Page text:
Memorial of St. Robert Bellarmine, Bishop and Doctor
Robert Bellarmine was the embodiment of the ideal of the Renaissance man: learned, well-spoken, a genuine man of letters. His broad cultivation of talents and knowledge was borne of that Christian humanism of his day which saw all disciplines as forming a coherent body of truth, and all truth as leading to God. It is because of his breadth of learning, rather than in spite of it, that he is the perfect illustration of living out St. Paul’s famed exhortation to love found in the first reading. He did not turn aside from learning, speaking, or any of the other gifts that Paul speaks of today, but knew they were not enough by themselves.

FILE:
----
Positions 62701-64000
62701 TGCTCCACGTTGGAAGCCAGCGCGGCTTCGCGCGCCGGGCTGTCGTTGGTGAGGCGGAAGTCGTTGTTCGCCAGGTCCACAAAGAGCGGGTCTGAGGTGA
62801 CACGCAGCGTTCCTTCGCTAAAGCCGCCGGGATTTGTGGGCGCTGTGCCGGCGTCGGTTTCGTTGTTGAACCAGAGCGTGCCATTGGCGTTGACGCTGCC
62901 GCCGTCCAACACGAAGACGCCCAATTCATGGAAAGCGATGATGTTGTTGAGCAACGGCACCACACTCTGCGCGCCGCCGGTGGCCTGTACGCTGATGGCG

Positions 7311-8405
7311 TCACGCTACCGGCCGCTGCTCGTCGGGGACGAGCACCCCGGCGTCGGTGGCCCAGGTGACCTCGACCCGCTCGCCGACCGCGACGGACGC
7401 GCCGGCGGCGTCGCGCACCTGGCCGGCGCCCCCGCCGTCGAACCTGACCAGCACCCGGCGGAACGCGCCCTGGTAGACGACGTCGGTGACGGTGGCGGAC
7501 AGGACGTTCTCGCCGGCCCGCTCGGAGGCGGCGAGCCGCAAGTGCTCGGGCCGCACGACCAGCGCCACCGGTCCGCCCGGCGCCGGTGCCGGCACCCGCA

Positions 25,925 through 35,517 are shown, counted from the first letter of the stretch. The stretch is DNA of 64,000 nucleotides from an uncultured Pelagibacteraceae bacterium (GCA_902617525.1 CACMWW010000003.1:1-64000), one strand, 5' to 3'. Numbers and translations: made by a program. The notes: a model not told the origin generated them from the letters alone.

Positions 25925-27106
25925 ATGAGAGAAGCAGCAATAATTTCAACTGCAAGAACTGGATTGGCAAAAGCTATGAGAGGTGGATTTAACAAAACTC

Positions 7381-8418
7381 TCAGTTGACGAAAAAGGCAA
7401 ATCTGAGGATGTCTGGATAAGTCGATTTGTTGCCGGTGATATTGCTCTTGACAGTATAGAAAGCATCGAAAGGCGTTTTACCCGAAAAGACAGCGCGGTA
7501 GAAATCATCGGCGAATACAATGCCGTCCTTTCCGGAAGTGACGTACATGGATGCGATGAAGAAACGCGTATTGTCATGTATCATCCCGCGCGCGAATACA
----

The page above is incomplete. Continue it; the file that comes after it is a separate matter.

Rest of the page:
We do not celebrate Robert Bellarmine as a saint for his learning, but for his loving. Throughout his life he had a tender love for God and for the Church. As professor of theology and spiritual father at the Jesuit university in Rome, he watched over St. Aloysius Gonzaga as Aloysius tended to the plague victims. Eventually, he would give St. Aloysius last rites, and requested to be buried near St. Aloysius, a request that was honored. He spoke eloquently in human tongues, but was determined not to be a “clashing cymbal.” His speaking, his understanding, his various talents were all animated by love for God and neighbor, showing clearly the difference between a knowledgeable dilettante and a true saint.